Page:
Musical Gates


#1

This is funny. You know how big O’Hare is? It has a nice layout but can force you to perform some exercise. This week, our flight attendant on board announced our connecting gates as we taxied to our arrival gate. I assessed where my walk would be by studying the terminal diagram in the inflight magazine. Not too bad a walk.

I go to the gate.

Wrong city. I waited a few minutes and read the scrolling messages on the terminal monitor. Sure enough, my flight was scheduled at that gate but had been moved to a different gate. Note to self: this gate change occurred during the 3 to 4 minute walk from the plane. Only one terminal over, so not too difficult to find.

I arrive at the new gate, confirmed my flight on the monitor, and took a seat. Observed a captain flying as a passenger with his daughter, and another captain asking for a jumpseat on our flight. After a half hour, the captain next to me jumped up and said “oop”, new gate, we’ve moved. My flight was moved again to a 3rd gate.

Only one terminal over yet again, but all the way down to the end of the terminal so it was a long walk. Funny how 8 minutes later, you’re suddenly hanging out with the same 120 people but 495 miles away in a different location. No chairs at this gate, we all had to stand. The poor woman in the full length leg cast on crutches was asked to step aside to allow the first class passengers to board. :imp: And both captains, the one looking for the jumpseat ride, and the one traveling as a passenger, changed to a completely different flight.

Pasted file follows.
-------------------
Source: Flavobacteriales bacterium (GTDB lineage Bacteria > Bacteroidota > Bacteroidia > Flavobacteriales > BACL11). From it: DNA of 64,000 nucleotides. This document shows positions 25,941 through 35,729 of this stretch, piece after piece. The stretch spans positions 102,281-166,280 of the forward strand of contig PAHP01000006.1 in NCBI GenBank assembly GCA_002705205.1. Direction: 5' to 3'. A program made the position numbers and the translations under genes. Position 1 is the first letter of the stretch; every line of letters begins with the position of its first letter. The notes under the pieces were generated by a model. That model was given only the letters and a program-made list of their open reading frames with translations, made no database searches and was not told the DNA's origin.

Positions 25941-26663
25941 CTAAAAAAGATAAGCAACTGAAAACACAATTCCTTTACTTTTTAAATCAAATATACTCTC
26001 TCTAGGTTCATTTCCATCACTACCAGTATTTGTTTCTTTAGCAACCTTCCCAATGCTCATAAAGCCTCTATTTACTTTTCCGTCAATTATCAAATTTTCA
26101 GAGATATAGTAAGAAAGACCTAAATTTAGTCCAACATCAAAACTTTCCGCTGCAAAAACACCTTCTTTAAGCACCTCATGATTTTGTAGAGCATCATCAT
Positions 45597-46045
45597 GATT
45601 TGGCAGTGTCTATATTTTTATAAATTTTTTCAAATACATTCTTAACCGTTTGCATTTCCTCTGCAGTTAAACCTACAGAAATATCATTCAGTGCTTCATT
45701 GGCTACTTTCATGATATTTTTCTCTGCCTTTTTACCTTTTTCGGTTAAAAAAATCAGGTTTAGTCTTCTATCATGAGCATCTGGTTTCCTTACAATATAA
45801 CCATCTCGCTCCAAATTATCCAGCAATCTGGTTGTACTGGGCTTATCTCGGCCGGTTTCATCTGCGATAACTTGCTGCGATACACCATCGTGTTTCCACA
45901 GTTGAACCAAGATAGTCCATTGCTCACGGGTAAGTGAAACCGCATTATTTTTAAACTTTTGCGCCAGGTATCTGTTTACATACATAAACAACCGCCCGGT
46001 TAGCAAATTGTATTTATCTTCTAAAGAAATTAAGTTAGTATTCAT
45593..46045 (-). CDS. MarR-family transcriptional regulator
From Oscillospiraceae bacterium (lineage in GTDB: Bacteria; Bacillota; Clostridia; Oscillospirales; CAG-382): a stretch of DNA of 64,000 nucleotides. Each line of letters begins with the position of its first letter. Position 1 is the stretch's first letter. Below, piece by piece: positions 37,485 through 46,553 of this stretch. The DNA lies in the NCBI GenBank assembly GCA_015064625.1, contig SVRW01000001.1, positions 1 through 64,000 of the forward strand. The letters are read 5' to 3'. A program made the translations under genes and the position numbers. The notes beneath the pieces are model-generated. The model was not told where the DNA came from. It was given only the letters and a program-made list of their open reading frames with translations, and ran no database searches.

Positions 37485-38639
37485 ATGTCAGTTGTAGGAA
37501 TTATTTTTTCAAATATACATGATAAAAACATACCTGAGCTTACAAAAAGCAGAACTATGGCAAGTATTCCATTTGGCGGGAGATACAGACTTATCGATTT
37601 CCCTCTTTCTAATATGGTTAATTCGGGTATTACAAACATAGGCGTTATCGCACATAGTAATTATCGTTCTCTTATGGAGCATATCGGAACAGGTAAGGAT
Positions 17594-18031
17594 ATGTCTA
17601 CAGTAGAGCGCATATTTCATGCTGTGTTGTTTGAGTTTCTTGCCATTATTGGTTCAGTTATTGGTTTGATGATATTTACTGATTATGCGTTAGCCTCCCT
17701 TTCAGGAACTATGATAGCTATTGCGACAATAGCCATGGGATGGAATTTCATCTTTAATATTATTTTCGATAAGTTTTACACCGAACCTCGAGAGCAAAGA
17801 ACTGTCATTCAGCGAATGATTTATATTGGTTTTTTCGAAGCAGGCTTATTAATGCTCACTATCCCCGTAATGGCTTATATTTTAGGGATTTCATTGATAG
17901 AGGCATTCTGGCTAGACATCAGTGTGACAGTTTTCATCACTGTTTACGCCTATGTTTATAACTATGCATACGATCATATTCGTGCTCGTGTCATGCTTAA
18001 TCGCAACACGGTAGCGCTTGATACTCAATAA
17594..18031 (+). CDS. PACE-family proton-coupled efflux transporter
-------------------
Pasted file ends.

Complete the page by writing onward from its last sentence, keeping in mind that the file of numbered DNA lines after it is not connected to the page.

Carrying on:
I had another funny story once when they kept changing gates on me and during the long walk between gates, they cancelled the flight and the gate agent seemed a bit perturbed I didn’t hear the announcement during the walk. And another time, during a long walk in O’Hare between changed gates, they changes gates again before I even got to the 2nd gate, and the new gate was back where the first one was, at the opposite end of the entire airport :open_mouth: . I think I killed about 6 miles in half an hour and I was plain worn out by the time I boarded. Can we at least have some fast music while we do this?

**
What are some of your musical gate stories?

p.s. This only happens when I can’t find a nonstop.


#2

I have been very fortunate. i have only had a gate change on me twice. i was flying ORD- RSW on AA and they changed the gate, only a few gates down. and another time i was on United, i checked in for my flight ORD- FRA and looked at the boarding pass, i took the escalator up, rechecked the monitors and saw the gate had changed, fortunately the gate was right there.


#3

While I can’t say I can recall any gate changes, I can say that I’ve been delayed on the tarmac a couple of times to wait for a gate to open up after arriving. The first time was on a vacation charter plane stopping in Atlanta to pick up more pax. We waited a good 25 to 30 minutes there. The other time we only had to wait about 10 minutes or so.

While I imagine gate changes are not a rare occurence, both responses in this thread apparently happened at ORD…


#4

i think iv only ever had one gate change…but it was in the same concourse just a few gates down :smiley:


#5

I had a gate change my last flight on Skywest 3927 from SLC to SEA. It was only from gate B8 to B12. At the new gate our CRJ 200 had a problem and it was going to take a long time to fix so SKW went to their hanger and pulled out a new plane. It was N447SW, the aircraft I flew on a week earlier on my way departing SLC to TUL. :laughing:


#6

At ORD at least there’s the UA theme song playing as you’re walking through the “drug trip” tunnel. That always speeds me up.


#7

In the interest of accuracy, for most of the moving sidewalk ride, passengers are treated to a loop from Brian Eno’s Music for Airports*. Only when getting on or off the sidewalk, does the Gershwin’s Rhapsody in Blue, used in UA advertising, sting the rider.

Edit to Add that I always have an overpowering desire to by wallpaint after a trip through the tunnel.

I swear to God* that the original title of Music for Airports was Music for People Waiting to Die, but I can’t actually find any documentation to support that.

Or the diety(ies) of your choice.